# Multi-angular momenta

## Main Question or Discussion Point

I have a Q re angular momentum (L) that's causing some heated discussion. A bullet is fired off center toward a rotatable target with an axis from, say, 100m (like a ballistic pendulum). The bullet has a fixed linear momentum and an L that remains constant as it travels toward the target -- Pxr stays constant as R and the angle change in sync.

Now say the shooter's aim is off and the bullet will miss the target a bit. In this case the bullet has the same constant numerical value of linear momentum (with a small change in the vector due to the aim) and a similarly constant L, but this L is numerically different from the first. This means that the bullet can have an angular momentum with a different target separated by distance and angle from the first target (but all in the same fixed unmoving coordinate system), and that this L is different numerically from the first.

The same bullet now has TWO different numerical angular momenta simultaneously. It then follows that the bullet has a simultaneous momenta with MANY (theoretically infinite) "targets". The angular momentum, in this scenario, is not a specific, single, explicit, inherent quality like linear momentum, but rather it is multiple, with each relative to some other object (axis) within the frame. Does anyone agree or disagree? (A rotating body's L is different and seems specific and inherent, but that's not the debate.)

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Pxr stays constant as R and the angle change in sync.
what you want to say is that the 'moment arm' stays constant i.e. the value $r\sin(\theta)$ stays constant.

The same bullet now has TWO different numerical angular momenta simultaneously. It then follows that the bullet has a simultaneous momenta with MANY (theoretically infinite) "targets". The angular momentum, in this scenario, is not a specific, single, explicit, inherent quality like linear momentum, but rather it is multiple, with each relative to some other object (axis) within the frame. Does anyone agree or disagree? (A rotating body's L is different and seems specific and inherent, but that's not the debate.)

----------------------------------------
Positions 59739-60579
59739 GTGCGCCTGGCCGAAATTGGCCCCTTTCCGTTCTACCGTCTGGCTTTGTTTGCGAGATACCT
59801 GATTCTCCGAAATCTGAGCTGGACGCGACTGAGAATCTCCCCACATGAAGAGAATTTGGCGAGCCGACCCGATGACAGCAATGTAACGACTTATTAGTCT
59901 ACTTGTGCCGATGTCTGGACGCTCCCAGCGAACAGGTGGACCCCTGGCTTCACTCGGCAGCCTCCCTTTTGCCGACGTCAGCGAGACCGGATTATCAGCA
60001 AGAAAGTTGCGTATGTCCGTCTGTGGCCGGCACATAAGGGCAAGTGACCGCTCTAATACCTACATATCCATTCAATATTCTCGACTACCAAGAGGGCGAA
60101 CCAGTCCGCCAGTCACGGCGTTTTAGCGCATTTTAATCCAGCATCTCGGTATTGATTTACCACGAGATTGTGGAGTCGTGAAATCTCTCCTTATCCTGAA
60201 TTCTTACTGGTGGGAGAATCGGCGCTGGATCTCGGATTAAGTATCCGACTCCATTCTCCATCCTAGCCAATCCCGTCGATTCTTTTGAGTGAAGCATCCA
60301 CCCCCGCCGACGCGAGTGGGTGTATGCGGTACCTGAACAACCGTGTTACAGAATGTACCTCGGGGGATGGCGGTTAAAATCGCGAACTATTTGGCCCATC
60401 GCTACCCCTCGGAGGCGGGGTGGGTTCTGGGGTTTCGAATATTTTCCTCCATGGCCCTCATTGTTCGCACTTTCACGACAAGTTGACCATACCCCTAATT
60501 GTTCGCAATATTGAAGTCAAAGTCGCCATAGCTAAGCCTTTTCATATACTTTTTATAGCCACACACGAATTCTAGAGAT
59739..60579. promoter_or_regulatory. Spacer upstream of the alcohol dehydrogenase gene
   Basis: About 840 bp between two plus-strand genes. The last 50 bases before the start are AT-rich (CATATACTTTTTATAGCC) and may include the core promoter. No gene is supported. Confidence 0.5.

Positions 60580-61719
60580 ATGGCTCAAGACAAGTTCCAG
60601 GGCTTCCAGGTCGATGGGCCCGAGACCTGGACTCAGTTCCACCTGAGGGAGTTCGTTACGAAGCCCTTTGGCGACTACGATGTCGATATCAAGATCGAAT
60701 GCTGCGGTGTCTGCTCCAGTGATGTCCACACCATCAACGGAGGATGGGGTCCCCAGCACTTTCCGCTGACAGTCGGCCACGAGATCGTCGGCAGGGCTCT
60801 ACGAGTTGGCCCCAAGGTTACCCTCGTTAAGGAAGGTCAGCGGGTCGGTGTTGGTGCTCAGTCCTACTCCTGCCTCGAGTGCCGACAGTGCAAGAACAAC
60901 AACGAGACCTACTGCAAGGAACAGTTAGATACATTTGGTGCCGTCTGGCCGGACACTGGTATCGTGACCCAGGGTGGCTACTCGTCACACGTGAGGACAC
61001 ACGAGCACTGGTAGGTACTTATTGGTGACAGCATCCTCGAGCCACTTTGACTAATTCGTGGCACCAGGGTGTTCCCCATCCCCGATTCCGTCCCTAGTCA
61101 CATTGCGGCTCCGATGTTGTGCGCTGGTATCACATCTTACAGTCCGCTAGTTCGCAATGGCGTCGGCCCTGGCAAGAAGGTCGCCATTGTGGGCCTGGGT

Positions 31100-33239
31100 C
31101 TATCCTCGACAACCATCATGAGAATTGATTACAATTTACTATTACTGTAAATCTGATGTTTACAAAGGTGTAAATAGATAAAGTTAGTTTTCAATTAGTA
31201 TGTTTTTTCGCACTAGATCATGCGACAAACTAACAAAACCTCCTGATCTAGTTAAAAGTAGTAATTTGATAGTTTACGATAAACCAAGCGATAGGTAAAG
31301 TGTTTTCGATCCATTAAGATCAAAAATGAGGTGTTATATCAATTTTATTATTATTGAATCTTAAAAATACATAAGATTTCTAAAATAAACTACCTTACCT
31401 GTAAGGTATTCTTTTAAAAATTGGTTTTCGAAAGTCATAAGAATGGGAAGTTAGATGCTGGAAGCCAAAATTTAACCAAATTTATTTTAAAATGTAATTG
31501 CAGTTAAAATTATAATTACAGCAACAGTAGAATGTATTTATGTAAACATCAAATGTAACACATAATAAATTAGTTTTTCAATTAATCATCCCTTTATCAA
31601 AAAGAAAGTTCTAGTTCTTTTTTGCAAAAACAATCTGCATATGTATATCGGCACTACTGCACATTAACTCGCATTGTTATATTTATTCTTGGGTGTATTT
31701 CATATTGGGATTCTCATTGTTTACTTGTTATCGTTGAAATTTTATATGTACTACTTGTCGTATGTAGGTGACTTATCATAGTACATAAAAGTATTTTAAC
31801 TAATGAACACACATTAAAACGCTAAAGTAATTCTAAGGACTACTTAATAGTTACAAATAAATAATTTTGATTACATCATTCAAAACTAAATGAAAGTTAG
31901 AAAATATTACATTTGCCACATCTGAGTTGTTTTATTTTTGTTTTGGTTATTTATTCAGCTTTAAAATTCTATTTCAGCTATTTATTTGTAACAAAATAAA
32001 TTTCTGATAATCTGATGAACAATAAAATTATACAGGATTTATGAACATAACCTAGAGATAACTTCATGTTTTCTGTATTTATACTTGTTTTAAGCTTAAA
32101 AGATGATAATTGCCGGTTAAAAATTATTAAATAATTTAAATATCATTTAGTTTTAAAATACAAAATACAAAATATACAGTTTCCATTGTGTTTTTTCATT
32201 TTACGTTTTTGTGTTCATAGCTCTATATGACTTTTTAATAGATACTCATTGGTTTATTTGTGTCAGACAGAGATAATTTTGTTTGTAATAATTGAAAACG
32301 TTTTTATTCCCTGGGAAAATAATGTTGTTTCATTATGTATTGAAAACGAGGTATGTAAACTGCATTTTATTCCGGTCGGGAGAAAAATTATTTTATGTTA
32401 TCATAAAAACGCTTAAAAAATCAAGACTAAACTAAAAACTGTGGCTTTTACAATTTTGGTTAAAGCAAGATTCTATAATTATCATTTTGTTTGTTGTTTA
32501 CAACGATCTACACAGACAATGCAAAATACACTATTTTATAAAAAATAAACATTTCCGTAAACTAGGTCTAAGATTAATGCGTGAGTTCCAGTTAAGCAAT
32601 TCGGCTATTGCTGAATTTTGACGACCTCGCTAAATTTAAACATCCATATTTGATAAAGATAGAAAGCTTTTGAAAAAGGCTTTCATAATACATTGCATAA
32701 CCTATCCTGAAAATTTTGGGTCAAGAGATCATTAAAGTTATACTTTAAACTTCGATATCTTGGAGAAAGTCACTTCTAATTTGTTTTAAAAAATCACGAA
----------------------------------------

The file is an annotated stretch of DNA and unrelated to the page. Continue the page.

yes. you are right. But the way you state it is wrong. When we talk about angular momentum, or any moment, be it torque or moment of inertia, we need to specify about which axis we are calculating that moment. This is the reason the moment of Inertia for say, a cylinder is different along different axis. About a definite axis, the angular momentum is always unique and an inherent quality.

However, you would also like to note that since a sphere is symmetric about it's center, for the sphere, the moment of inertia is the same about any axis passing through the center.

Take the case of linear momentum. If an object having mass 'm' and velocity 'v' has momentum $p = mv$. Now, let us say you are moving at a velocity 'v', so, for you as an observer the velocity of the object now is 0 and hence the linear momentum $p = 0$. similarly, depending on the frame of your reference even the linear momentum has different values.

There is no such thing as 'absolute momentum'. It is always relative to the frame of reference you are viewing it from and for all moments, it is relative to the axis you choose.

Thanks, rohanprabhu

So, in the same frame linear momentum is fixed (sans any force) and constant no mater how one looks at it. Angular momentum (again in a same frame) of any particular mass is relative to whatever axis one chooses to relate it to. It shouldn't have been that hard! Slap! Slap! As you point out (the obvious ) even singular rotating masses have different Ls depending on which axis one chooses.